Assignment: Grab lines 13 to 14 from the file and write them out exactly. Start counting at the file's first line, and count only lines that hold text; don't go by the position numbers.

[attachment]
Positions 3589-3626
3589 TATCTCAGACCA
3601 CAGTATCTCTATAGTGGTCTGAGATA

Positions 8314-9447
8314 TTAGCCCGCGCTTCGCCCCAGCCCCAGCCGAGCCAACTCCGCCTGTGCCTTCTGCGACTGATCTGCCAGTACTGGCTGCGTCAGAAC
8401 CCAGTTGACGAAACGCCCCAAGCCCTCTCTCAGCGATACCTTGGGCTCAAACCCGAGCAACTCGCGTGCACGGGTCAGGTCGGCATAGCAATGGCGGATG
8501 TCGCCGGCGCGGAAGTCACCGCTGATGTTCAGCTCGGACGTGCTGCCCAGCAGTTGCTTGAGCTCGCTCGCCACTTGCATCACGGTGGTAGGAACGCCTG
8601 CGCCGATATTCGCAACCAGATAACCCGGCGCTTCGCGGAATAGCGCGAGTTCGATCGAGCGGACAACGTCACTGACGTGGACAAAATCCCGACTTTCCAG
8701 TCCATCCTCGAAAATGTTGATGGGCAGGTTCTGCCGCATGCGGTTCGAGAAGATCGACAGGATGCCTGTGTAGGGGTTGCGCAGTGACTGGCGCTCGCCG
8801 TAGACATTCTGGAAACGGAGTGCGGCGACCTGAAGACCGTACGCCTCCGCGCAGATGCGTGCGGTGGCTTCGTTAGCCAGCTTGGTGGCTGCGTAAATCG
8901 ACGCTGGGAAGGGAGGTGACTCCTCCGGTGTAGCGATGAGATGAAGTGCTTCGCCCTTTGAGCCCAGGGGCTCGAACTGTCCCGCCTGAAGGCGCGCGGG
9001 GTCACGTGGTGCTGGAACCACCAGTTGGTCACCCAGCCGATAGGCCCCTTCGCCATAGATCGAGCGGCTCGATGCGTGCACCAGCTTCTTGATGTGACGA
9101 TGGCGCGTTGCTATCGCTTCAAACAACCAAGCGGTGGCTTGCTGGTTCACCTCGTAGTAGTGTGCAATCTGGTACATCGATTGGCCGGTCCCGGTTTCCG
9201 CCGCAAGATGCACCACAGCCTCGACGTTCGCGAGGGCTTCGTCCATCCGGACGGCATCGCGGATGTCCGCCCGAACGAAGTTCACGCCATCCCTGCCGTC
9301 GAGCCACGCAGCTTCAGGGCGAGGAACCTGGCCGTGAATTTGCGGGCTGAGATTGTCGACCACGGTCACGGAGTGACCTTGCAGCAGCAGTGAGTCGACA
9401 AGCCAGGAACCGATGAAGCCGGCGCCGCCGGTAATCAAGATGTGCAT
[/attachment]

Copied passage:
9101 TGGCGCGTTGCTATCGCTTCAAACAACCAAGCGGTGGCTTGCTGGTTCACCTCGTAGTAGTGTGCAATCTGGTACATCGATTGGCCGGTCCCGGTTTCCG
9201 CCGCAAGATGCACCACAGCCTCGACGTTCGCGAGGGCTTCGTCCATCCGGACGGCATCGCGGATGTCCGCCCGAACGAAGTTCACGCCATCCCTGCCGTC